Weekly Address 10-30-10

 Posted by at 07:54  Politics
Oct 302010
 

“Working Together on the Economy”

From the White House weblog:

Ahead of the elections, the President says no matter what happens both parties must work together to boost the economy, and expresses concern about statements to the contrary from Republican Leaders.

(Good luck with that, Mr. President. Given how the Republicans have worked with you over the past two years, one can only imagine how they’ll behave if (gods forbid) they win a majority in the House or the Senate. It will most likely be as Paul Krugman predicts: “This is going to be terrible. In fact, future historians will probably look back at the 2010 election as a catastrophe for America, one that condemned the nation to years of political chaos and economic weakness.” But I digress… back to your weekly address.)

Click below to listen to the audio only:

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The transcript of the president’s weekly address, as prepared for delivery, is available after the break.

Remarks of President Barack Obama
Weekly Address
Washington, D.C.
October 30, 2010

Tuesday is Election Day, and here in Washington, the talk is all about who will win and who will lose – about parties and politics.

But around kitchen tables, I’m pretty sure you’re talking about other things: about your family finances, or maybe the state of the economy in your hometown; about your kids, and what their futures will bring. And your hope is that once this election is over, the folks you choose to represent you will put the politics aside for a while, and work together to solve problems.

That’s my hope, too.

Whatever the outcome on Tuesday, we need to come together to help put people who are still looking for jobs back to work. And there are some practical steps we can take right away to promote growth and encourage businesses to hire and expand. These are steps we all should be able to agree on – not Democratic or Republican ideas, but proposals that have traditionally been supported by both parties.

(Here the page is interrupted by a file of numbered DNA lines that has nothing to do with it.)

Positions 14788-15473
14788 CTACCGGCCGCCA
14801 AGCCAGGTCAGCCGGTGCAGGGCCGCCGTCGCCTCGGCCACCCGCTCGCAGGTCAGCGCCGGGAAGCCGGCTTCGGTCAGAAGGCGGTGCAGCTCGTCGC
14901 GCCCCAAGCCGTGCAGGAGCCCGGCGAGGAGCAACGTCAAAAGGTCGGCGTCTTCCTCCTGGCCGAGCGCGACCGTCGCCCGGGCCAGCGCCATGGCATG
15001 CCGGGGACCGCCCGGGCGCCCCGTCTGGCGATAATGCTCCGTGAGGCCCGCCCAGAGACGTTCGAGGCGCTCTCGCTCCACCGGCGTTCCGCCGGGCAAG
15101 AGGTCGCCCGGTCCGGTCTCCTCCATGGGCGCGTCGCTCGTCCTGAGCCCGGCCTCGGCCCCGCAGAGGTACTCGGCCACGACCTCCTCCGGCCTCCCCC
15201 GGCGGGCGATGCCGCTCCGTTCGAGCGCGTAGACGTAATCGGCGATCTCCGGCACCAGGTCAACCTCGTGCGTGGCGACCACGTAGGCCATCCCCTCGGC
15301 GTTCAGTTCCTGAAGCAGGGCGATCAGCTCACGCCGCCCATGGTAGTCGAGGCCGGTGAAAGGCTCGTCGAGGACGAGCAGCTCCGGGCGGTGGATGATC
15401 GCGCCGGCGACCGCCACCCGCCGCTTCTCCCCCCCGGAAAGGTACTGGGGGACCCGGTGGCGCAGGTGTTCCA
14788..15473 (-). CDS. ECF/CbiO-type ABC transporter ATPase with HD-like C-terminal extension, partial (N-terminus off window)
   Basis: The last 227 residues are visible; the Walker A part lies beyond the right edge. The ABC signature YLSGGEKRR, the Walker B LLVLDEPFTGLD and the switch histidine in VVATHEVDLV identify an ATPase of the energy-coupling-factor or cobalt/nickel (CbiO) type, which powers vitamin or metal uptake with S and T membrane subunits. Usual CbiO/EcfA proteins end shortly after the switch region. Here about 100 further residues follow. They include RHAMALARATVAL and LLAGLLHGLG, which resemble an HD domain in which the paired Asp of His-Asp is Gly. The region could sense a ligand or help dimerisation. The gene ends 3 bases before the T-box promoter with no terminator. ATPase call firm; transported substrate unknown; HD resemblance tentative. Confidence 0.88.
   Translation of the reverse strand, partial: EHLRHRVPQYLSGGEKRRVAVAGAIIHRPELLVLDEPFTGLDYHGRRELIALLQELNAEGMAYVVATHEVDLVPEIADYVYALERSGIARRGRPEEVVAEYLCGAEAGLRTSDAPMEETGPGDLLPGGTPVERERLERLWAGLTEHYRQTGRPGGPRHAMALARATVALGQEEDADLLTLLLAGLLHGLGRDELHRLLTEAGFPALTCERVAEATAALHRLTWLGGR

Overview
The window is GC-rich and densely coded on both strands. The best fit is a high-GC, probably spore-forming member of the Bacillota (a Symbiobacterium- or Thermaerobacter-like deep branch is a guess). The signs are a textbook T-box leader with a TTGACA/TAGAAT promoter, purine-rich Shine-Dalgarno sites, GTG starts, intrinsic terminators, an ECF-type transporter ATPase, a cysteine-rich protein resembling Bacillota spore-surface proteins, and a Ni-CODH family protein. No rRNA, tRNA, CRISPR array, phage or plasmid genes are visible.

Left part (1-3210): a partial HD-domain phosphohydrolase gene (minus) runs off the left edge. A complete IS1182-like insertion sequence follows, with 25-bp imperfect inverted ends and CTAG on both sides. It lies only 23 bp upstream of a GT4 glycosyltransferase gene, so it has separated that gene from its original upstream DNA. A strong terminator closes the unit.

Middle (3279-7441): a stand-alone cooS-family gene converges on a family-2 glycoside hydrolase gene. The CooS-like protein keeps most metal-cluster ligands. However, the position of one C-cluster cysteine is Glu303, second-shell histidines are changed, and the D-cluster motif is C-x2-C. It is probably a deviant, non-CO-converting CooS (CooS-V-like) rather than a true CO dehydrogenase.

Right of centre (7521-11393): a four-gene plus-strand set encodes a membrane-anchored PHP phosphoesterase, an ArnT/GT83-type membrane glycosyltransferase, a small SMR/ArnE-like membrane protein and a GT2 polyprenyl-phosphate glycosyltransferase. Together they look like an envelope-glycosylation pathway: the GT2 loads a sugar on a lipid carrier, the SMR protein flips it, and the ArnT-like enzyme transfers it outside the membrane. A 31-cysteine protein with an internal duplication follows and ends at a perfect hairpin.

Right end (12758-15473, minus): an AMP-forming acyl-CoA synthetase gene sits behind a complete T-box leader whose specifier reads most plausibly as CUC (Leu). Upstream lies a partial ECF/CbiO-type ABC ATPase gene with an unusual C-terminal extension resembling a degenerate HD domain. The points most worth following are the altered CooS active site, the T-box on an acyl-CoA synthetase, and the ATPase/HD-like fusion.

We ought to provide continued tax relief for middle class families who have borne the brunt of the recession. We ought to allow businesses to defer taxes on the equipment they buy next year. And we ought to make the research and experimentation tax credit bigger and permanent – to spur innovation and foster new products and technologies.

Beyond these near-term steps, we should work together to tackle the broader challenges facing our country – so that we remain competitive and prosperous in a global economy. That means ensuring that our young people have the skills and education to fill the jobs of a new age. That means building new infrastructure – from high-speed trains to high-speed internet – so that our economy has room to grow. And that means fostering a climate of innovation and entrepreneurship that will allow American businesses and American workers to lead in growth industries like clean energy.

On these issues – issues that will determine our success or failure in this new century – I believe it’s the fundamental responsibility of all who hold elective office to seek out common ground. It may not always be easy to find agreement; at times we’ll have legitimate philosophical differences. And it may not always be the best politics. But it is the right thing to do for our country.

That’s why I found the recent comments by the top two Republican in Congress so troubling. The Republican leader of the House actually said that “this is not the time for compromise.” And the Republican leader of the Senate said his main goal after this election is simply to win the next one.

I know that we’re in the final days of a campaign. So it’s not surprising that we’re seeing this heated rhetoric. That’s politics. But when the ballots are cast and the voting is done, we need to put this kind of partisanship aside – win, lose, or draw.

In the end, it comes down to a simple choice. We can spend the next two years arguing with one another, trapped in stale debates, mired in gridlock, unable to make progress in solving the serious problems facing our country. We can stand still while our competitors – like China and others around the world – try to pass us by, making the critical decisions that will allow them to gain an edge in new industries.